Two global maritime organizations are recommending a tax on CO2 in shipping that would provide a market-based mechanism to slow greenhouse gas emissions.
Logistics conditions remain strained, with trucking demand exceeding availability and continued congestion at ports due in part to operating challenges related to the pandemic. Clients are advised to provide expanded lead times on orders to help ensure delivery dates.
There were 38,222 new COVID-19 cases and 572 deaths in the U.S. yesterday. Over 107 million vaccine doses have been administered, with 11.06% of the population fully vaccinated.
The number of U.S. patients hospitalized with COVID-19 has been falling the past two months, reaching 45,000 last week after setting a record of 141,000 on Jan. 7.
A handful of states, including California, Texas, Georgia and Kentucky, are expanding COVID-19 vaccine eligibility starting today. On April 5, all residents of Michigan over age 16 will be able to get a vaccine.
States are finding thousands of unreported COVID-19 fatalities as death certificate data catches up to real-time counts provided by hospitals and local governments.
A new study suggests the U.K. variant of COVID-19 may be 64% more lethal than previous strains.
The U.S. could experience another COVID-19 surge if it lifts restrictions too soon, the nation’s top infectious disease expert is warning. As pandemic restrictions loosen in several states, businesses are being left to write the rules on face coverings and distancing requirements.
The federal government is halting distribution of Eli Lilly’s COVID-19 antibody drug to California, Arizona and Nevada due to the high prevalence of the “California” variant that is resistant to the medicine.
CEOs have become activists for vaccinations, with some providing employees with incentives and time off to receive shots and some making vaccination a job requirement.
Daycare centers get nearly $50 billion from the just passed $1.9 trillion in pandemic aid, a bid to help parents manage returning to work after months at home. The plan also lengthens supplemental $300 payments to all laid-off workers through early September, promising to keep billions of dollars flowing into the economy each week through summer.
Nearly 1.4 million travelers passed through U.S. airports on Friday, the highest daily count since March 2020.
College students are flocking to U.S. beaches to celebrate spring break, heightening the risk for potential superspreading events.
Some hotels are adding “covid specialists” to answer questions, provide safety provisions and, in some cases, administer free tests as amenities for guests.
Travelers are encountering a shortage of rental cars after rental car companies went into survival mode early in the pandemic and slashed their fleets.
Carnival expects to have all of its ships in operation by year end, but says the cruise industry may take two years to return to pre-pandemic business levels.
Used cars, household appliances, and seeds and potted plants saw the most price inflation during the pandemic and initial rounds of economic stimulus.
South Africa COVID-19 cases have fallen to 1,000 per day from around 22,000 per day in mid-January, a mystery to scientists as the country has neither a large-scale vaccination plan nor stringent lockdowns.
More than 25% of Chile’s population has received one shot of a COVID-19 vaccine, putting the country among the world’s best for vaccinating its population.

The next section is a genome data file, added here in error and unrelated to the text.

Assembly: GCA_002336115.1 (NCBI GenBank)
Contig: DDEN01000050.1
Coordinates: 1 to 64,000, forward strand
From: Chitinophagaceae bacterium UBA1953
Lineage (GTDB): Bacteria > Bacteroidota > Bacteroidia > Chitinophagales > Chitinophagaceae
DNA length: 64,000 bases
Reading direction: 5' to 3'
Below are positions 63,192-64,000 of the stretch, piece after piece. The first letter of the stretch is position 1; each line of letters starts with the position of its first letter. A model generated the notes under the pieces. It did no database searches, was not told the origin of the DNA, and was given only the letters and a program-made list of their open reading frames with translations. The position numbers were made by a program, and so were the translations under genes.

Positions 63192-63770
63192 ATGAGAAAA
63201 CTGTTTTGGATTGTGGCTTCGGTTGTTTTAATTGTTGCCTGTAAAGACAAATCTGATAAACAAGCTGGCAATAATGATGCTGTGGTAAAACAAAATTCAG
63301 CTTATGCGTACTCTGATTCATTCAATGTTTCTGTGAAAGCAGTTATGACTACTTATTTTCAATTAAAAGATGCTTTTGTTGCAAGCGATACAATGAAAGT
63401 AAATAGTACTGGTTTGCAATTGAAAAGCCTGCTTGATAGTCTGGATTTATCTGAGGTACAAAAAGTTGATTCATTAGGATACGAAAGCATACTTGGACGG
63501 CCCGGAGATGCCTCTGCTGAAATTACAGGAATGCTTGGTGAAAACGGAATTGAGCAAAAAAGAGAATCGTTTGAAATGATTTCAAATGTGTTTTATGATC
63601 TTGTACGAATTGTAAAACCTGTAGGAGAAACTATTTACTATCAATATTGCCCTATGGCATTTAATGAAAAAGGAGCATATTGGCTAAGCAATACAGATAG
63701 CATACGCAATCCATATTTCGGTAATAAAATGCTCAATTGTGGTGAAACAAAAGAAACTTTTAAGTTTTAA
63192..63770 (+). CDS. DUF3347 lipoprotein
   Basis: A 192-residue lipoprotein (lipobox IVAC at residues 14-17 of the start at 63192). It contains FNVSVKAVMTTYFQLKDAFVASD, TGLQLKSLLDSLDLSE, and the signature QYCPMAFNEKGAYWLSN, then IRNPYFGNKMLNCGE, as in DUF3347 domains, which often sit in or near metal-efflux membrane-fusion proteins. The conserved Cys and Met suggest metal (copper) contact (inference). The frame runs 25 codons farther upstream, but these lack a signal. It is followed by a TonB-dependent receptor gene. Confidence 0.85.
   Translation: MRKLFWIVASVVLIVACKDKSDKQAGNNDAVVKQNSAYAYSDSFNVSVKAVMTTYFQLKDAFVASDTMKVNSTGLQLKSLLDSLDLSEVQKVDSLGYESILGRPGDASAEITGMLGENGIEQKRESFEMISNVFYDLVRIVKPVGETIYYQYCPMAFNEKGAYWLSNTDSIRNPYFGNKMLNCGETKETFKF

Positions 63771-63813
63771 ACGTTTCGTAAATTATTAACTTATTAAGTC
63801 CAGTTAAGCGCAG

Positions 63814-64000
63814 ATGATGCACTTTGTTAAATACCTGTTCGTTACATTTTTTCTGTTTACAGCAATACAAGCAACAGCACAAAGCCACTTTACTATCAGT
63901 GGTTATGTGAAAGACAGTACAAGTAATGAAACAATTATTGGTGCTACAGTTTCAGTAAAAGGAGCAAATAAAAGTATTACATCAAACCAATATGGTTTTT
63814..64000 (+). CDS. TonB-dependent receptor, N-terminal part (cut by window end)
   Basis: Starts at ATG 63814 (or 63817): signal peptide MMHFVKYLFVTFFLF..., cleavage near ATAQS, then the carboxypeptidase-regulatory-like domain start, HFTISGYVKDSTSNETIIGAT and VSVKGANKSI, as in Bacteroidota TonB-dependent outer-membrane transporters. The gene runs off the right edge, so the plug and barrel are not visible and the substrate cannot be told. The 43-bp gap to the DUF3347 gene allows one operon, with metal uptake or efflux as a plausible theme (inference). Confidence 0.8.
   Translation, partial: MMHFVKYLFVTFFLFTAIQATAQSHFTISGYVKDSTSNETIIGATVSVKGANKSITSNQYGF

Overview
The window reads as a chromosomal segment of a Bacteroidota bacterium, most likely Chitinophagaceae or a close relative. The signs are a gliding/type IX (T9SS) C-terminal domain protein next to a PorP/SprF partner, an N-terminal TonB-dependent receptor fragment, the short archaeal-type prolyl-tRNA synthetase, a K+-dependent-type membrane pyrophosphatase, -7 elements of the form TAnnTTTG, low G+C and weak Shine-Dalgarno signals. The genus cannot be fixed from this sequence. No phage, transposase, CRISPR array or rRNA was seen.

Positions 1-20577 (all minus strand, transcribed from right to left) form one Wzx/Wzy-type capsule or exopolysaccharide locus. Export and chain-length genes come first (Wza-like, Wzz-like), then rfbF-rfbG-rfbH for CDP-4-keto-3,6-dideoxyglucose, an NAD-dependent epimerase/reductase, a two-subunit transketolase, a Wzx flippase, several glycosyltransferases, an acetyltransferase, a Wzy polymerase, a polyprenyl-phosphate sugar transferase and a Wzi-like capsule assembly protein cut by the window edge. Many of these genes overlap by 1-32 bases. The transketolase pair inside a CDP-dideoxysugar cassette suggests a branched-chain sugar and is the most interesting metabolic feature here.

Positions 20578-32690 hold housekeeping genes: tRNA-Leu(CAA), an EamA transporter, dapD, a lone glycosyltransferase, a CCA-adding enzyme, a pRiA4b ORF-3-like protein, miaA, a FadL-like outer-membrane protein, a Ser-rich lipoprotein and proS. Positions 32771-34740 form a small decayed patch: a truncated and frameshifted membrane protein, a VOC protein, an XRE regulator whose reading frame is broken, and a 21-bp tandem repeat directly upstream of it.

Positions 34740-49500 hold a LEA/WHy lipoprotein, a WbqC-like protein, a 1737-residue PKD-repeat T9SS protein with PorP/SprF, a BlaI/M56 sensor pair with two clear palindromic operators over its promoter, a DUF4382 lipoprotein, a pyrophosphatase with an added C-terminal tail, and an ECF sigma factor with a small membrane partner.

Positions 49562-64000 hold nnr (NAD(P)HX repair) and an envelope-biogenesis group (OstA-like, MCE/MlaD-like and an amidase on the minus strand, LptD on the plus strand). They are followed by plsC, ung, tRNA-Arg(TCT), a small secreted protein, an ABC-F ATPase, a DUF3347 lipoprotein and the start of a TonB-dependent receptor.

An Amazon warehouse outside Toronto will shut for two weeks due to a COVID-19 outbreak at the facility.
Canadian businesses, hurt by border closures that prevented servicing U.S. customers, are now facing an additional obstacle. With U.S. vaccination rates far outpacing Canada’s, the government does not expect to have all eligible adults inoculated until September.
AstraZeneca said it will no longer supply the European Union with the planned 100 million COVID-19 shots in the next several months, a result of manufacturing problems at a plant in Europe.
Ireland, the Netherlands and Norway joined a growing list of European countries to suspend use of AstraZeneca’s COVID-19 vaccine after reports of blood clots. The company, however, says safety data of vaccinated people shows no evidence of an increased risk of blood clots.
AstraZeneca’s vaccine is among the least trusted of Western alternatives:
Mexico said it will continue to use the AstraZeneca vaccine despite reported cases of thrombosis. Mexico received a million doses of China’s Sinovac COVID-19 vaccine, as lawmakers plan to request an additional 22 million doses.
The U.S., Japan and Australia pledged more than $200 million to help Indian companies expand their vaccine production capacities, with the goal of adding a billion doses to the global supply.
China is easing visa restrictions for visitors who have received home-grown COVID-19 vaccines, which have not been approved by most Western nations.
The United Arab Emirates is starting to give people a third dose of China’s Sinopharm coronavirus vaccine, as doctors report two doses sometimes do not generate enough protective antibodies.
Dubai is doing clinical trials of a breath test that would detect COVID-19 within a minute.
Global birth rates have fallen dramatically during the pandemic, a severe problem for the long-term if the supply of future taxpayers becomes too small to service coronavirus-bloated national debts.
Industrial production, consumption, investment and home sales all rose more than 30% in China in the first two months of this year compared with pandemic-depressed year-ago levels, but momentum slowed from late 2020.
In an acknowledgement of pandemic lifestyle changes, the U.K. added hand weights, sanitizer and loungewear to the basket of goods it uses to measure inflation.
Volkswagen plans to offer early retirement to thousands of workers in Germany and will extend its hiring freeze through 2021.
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